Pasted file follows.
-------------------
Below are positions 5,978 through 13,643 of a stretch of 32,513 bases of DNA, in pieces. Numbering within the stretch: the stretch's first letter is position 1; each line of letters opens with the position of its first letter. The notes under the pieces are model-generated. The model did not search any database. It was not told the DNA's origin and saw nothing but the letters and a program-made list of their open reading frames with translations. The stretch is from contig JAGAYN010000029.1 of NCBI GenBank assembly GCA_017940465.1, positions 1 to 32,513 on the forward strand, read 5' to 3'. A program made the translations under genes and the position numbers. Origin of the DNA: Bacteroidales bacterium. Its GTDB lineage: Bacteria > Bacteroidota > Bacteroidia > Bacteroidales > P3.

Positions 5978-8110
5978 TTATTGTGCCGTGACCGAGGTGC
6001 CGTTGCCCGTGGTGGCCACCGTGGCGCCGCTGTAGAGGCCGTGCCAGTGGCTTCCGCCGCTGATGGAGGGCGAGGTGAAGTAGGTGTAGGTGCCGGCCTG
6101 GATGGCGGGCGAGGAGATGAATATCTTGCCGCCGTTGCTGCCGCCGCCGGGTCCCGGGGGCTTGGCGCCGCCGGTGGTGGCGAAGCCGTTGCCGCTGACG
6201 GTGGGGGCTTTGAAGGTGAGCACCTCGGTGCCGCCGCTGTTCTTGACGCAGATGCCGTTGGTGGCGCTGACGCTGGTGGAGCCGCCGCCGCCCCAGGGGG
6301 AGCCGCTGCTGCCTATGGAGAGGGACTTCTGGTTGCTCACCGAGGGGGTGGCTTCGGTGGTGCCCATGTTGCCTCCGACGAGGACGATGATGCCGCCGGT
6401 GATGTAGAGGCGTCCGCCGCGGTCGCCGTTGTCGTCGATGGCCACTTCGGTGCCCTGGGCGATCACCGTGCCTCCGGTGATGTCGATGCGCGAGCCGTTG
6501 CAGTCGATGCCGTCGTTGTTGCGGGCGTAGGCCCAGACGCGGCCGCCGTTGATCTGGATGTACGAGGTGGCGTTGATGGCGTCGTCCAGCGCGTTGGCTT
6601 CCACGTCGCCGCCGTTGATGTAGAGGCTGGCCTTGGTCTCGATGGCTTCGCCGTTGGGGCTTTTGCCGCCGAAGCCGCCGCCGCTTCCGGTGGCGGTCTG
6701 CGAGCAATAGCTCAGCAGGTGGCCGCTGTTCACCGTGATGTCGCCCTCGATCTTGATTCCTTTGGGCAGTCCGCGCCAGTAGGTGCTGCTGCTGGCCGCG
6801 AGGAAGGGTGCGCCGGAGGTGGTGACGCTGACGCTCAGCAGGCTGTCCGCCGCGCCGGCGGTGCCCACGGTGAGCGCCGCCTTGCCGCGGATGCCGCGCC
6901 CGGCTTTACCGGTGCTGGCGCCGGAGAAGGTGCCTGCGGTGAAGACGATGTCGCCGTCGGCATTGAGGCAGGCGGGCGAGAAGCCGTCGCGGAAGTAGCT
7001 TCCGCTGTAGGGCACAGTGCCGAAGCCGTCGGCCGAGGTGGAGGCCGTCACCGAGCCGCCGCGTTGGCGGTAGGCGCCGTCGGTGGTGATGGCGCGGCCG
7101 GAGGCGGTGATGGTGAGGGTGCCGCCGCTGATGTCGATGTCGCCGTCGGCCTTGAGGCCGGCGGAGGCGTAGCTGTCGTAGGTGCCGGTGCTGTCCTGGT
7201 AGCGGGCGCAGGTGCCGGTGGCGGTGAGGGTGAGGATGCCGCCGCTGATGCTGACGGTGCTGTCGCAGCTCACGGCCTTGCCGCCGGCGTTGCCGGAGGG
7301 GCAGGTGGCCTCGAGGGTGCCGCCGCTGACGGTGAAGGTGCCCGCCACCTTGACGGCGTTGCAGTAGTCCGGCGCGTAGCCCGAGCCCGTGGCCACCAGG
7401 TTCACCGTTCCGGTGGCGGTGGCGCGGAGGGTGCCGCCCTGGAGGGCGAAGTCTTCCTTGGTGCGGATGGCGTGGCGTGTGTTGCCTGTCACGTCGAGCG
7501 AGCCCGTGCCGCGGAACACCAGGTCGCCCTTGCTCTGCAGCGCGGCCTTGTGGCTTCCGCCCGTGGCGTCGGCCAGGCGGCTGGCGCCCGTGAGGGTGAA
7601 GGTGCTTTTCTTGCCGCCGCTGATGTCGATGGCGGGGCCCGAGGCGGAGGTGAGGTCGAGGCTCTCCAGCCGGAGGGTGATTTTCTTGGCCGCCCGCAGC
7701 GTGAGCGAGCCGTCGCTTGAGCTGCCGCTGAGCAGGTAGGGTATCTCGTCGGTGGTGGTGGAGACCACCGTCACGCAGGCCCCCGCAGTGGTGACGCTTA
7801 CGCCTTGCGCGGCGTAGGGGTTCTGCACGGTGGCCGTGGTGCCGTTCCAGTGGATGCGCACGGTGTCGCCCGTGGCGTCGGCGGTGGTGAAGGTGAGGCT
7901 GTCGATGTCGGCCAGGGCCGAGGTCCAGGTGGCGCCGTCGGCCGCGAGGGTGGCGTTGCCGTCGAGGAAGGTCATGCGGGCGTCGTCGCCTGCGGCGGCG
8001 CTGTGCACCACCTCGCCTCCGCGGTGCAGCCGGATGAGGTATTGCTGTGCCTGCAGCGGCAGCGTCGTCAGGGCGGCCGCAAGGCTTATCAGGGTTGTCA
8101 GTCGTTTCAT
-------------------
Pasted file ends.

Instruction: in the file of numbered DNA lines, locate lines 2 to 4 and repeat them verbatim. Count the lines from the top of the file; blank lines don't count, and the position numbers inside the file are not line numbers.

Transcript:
Positions 5978-8110
5978 TTATTGTGCCGTGACCGAGGTGC
6001 CGTTGCCCGTGGTGGCCACCGTGGCGCCGCTGTAGAGGCCGTGCCAGTGGCTTCCGCCGCTGATGGAGGGCGAGGTGAAGTAGGTGTAGGTGCCGGCCTG